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Larry Elder

November 12, 2006 | Steve Chawkins, Times Staff Writer
They're more clean-cut than most campus crowds, and better dressed. They aren't crazy about affirmative action, Roe vs. Wade, or Tuesday's election results. Some 500 college conservatives are in town for the weekend from across the U.S. for a political jump-start in the wake of a national Republican drubbing. On Saturday, there was some predictable hand-wringing at this gathering of the Young America's Foundation, an organization devoted to spreading conservative values on the nation's campuses.
September 6, 2003 | Steve Carney, Special to The Times
Talk station KABC-AM (790) has promoted its program director, Erik Braverman, so he no longer will split his focus by also overseeing sister station KSPN-AM (710), the ESPN sports outlet and flagship station of the Anaheim Angels and the Los Angeles Kings.
Once again the outcome galvanized and divided the nation, playing out as a surreal tale of race and celebrity in America. This time, though, as a mostly white jury held O.J. Simpson accountable for the deaths of his former wife and her friend, it was the black community that was left somber and cynical. There was a greater sense of inevitability among many blacks interviewed Tuesday than was expressed by whites in 1995, when Simpson was cleared of double-murder charges at his criminal trial.
August 30, 2004 | Elizabeth Jensen, Times Staff Writer
When the Republican National Convention gets underway tonight, PBS will again be alone among the major over-the-air broadcasters to offer full live coverage of events from the podium. The decision this year by the big broadcast networks to pare their political convention coverage of each party to major speeches on just three of the four nights opened the door for PBS to attract more viewers.
October 17, 1998
Judith Michaelson's article on KABC-AM's new afternoon host, Al Rantel, was informative, fair and balanced ("Defying Expectations," Oct. 8). I wish I could say the same for the station's new program direction. The "rightward turn" at KABC to which Michaelson refers is neither a coincidence nor a result of quiet design of station management. When KABC replaces its liberal/moderate hosts in favor of 10 straight hours of conservative rhetoric, the plea "we want a new audience" comes through loud and clear--and it is no secret that the audience they covet lives at KFI. One can only wonder about the future of the liberal duo of Ken & Peter on the station's morning show.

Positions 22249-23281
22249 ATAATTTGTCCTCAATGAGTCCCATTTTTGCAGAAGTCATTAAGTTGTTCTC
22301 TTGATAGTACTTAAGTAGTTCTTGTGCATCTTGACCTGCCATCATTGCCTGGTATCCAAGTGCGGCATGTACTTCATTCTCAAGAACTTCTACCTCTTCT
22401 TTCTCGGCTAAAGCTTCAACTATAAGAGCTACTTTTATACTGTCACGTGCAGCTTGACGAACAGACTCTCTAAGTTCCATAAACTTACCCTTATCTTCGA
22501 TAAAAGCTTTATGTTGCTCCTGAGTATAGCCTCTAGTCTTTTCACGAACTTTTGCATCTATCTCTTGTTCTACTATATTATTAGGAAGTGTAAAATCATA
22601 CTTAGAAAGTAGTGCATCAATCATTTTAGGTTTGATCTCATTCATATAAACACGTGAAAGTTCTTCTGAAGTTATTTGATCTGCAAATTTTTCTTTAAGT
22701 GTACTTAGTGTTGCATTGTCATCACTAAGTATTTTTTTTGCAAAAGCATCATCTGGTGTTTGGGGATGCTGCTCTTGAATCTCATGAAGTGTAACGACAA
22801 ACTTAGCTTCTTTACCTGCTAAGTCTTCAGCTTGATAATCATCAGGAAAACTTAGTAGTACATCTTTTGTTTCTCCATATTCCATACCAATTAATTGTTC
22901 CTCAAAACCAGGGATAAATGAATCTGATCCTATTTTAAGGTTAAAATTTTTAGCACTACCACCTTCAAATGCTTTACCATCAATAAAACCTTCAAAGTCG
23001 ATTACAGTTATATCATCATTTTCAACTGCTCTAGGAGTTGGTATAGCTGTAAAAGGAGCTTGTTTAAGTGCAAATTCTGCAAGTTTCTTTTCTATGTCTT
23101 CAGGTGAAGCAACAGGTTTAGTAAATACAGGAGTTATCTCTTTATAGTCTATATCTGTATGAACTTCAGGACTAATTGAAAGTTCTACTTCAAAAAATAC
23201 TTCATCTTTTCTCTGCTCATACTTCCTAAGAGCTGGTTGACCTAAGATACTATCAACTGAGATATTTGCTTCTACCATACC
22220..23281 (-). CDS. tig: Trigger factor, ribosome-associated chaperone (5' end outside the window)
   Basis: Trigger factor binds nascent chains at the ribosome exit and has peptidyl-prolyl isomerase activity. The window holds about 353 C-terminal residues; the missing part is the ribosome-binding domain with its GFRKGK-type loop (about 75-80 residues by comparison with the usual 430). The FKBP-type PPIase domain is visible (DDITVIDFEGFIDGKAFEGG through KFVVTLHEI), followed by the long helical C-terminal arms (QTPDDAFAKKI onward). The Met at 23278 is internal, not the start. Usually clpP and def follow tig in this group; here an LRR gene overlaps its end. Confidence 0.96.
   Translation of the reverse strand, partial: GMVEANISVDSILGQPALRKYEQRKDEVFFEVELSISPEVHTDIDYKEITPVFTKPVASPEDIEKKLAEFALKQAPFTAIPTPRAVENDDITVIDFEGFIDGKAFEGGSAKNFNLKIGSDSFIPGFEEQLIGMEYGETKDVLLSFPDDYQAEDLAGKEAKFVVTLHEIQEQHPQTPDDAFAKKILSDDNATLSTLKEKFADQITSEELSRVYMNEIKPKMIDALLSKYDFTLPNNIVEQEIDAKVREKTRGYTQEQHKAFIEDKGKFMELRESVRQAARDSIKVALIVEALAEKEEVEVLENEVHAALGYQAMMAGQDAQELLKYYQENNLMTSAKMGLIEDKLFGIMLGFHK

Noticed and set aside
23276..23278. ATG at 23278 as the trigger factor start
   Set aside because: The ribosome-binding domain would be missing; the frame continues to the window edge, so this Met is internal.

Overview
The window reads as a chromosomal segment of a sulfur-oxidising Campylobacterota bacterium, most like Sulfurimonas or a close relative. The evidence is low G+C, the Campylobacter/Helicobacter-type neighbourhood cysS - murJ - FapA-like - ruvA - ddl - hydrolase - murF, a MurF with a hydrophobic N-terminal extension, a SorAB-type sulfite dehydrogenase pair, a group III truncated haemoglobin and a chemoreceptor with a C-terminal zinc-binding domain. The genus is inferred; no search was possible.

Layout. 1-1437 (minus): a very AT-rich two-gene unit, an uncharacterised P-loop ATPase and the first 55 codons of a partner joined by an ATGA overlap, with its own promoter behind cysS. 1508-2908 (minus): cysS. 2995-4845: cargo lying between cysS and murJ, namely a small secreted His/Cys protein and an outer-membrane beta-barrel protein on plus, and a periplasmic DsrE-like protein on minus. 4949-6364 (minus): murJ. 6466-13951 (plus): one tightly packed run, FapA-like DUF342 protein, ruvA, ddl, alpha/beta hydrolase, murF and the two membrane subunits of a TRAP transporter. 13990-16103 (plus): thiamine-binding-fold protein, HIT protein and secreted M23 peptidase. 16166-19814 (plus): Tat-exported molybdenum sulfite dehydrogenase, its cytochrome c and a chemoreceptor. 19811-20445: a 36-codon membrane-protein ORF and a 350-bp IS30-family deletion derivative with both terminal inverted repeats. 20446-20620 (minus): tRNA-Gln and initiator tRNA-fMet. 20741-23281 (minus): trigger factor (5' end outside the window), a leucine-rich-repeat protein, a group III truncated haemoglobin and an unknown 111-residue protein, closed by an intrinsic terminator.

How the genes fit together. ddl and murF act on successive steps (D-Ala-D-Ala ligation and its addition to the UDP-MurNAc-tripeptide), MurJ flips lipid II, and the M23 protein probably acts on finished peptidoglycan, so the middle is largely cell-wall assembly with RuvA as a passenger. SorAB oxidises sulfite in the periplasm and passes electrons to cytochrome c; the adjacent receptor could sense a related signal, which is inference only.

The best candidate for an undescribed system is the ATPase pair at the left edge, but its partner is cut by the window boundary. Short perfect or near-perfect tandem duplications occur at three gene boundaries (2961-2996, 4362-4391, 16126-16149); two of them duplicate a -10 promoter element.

July 24, 1997 | SHAUNA SNOW
TELEVISION Remembering Kuralt: Dan Rather, Walter Cronkite, Mike Wallace, Ed Bradley and Andy Rooney were among those who eulogized longtime CBS newsman Charles Kuralt as a television master at a memorial service Wednesday in New York. Kuralt--who died on July 4 at age 62--was remembered as a journalist who put ordinary people at ease and then wrote about them eloquently in TV essays that were carefully matched to video images.
November 8, 2002 | Brian Lowry, Times Staff Writer
Sharon Osbourne -- the matriarch and business mastermind behind MTV's popular unscripted series "The Osbournes" -- has reportedly signed a deal with AOL Time Warner's Telepictures Productions unit to host a weekday talk show that would tentatively premiere in the fall of 2003. Warner Bros., which would syndicate the program to television stations, declined to comment, as did representatives for the Osbournes at the Endeavor talent agency.
April 26, 1997 | LEE HARRIS
Here's a rundown on guests and topics for the weekend's public-affairs programs: Today "Today": Controlling false hunger syndrome; gourmet gadgets; temporary job positions; anger and stress; dessert recipes, 6 a.m. (4)(36)(39). "John McLaughlin's One on One": Alec Baldwin, 2:30 p.m. (28). "Tony Brown's Journal": Reexamining the Martin Luther King Jr. assassination, 3:30 p.m. (28). "Inside Politics Weekend": Sen. John Breaux (D-La.), Sen. Phil Gramm (R-Texas), 3:30 p.m.; repeats midnight, CNN.
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